A horse's eye view: size and shape discrimination compared with other mammals
Masaki Tomonaga, Kiyonori Kumazaki, Florine Camus, Sophie Nicod, Carlos Pereira, Tetsuro Matsuzawa
Mammals have adapted to a variety of natural environments from underwater to aerial and these different adaptations have affected their specific perceptive and cognitive abilities. This study used a computer-controlled touchscreen system to examine the visual discrimination abilities of horses, particularly regarding size and shape, and compared the results with those from chimpanzee, human and dolphin studies. Horses were able to discriminate a difference of 14% in circle size but showed worse discrimination thresholds than chimpanzees and humans; these differences cannot be explained by visual acuity. Furthermore, the present findings indicate that all species use length cues rather than area cues to discriminate size. In terms of shape discrimination, horses exhibited perceptual similarities among shapes with curvatures, vertical/horizontal lines and diagonal lines, and the relative contributions of each feature to perceptual similarity in horses differed from those for chimpanzees, humans and dolphins. Horses pay more attention to local components than to global shapes.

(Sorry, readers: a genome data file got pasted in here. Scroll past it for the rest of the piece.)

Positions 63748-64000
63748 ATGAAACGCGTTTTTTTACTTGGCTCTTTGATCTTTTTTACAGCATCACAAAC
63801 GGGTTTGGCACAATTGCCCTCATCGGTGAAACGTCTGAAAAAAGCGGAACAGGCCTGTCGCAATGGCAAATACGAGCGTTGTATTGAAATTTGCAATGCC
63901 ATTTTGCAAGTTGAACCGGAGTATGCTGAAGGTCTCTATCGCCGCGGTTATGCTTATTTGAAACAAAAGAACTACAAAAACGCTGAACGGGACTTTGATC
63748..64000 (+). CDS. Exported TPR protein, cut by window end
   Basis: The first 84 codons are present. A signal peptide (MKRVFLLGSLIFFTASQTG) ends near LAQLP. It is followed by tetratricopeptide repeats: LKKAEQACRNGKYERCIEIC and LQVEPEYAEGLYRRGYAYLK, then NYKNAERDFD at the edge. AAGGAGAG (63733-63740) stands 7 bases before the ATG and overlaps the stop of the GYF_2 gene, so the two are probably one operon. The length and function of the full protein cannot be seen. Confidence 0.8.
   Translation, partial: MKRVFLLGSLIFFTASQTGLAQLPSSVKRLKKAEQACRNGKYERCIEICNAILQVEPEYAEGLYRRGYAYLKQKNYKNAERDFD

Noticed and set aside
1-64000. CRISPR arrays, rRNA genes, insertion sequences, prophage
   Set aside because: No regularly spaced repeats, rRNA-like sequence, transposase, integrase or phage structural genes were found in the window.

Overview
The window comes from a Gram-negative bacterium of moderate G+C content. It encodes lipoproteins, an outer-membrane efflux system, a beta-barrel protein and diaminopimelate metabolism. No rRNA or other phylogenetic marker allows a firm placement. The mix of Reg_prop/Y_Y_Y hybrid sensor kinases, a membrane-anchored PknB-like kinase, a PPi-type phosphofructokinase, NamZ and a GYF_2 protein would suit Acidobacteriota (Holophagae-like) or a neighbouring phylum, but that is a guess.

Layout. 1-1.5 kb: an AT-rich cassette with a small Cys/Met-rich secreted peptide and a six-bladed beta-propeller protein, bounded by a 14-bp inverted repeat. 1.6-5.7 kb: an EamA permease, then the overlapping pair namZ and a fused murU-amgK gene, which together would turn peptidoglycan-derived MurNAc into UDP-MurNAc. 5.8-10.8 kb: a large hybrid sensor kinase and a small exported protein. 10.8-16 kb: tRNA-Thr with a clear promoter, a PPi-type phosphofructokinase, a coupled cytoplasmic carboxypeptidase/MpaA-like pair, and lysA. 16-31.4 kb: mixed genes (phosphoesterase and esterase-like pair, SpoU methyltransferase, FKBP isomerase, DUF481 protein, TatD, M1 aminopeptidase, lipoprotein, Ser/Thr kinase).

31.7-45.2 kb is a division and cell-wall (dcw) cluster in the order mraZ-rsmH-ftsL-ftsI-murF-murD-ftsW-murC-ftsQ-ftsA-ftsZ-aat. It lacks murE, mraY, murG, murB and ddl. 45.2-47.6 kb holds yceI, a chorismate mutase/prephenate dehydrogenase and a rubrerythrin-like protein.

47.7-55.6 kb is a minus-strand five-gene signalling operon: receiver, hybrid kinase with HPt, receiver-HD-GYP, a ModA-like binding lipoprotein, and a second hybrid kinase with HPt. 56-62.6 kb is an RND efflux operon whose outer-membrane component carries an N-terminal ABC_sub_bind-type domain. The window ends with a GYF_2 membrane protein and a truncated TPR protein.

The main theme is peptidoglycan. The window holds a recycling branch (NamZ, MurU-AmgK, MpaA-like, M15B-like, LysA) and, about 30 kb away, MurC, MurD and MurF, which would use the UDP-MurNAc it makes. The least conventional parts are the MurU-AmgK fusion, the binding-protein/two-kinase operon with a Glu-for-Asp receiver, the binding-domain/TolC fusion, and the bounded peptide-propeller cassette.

visual perception, horses, comparative cognition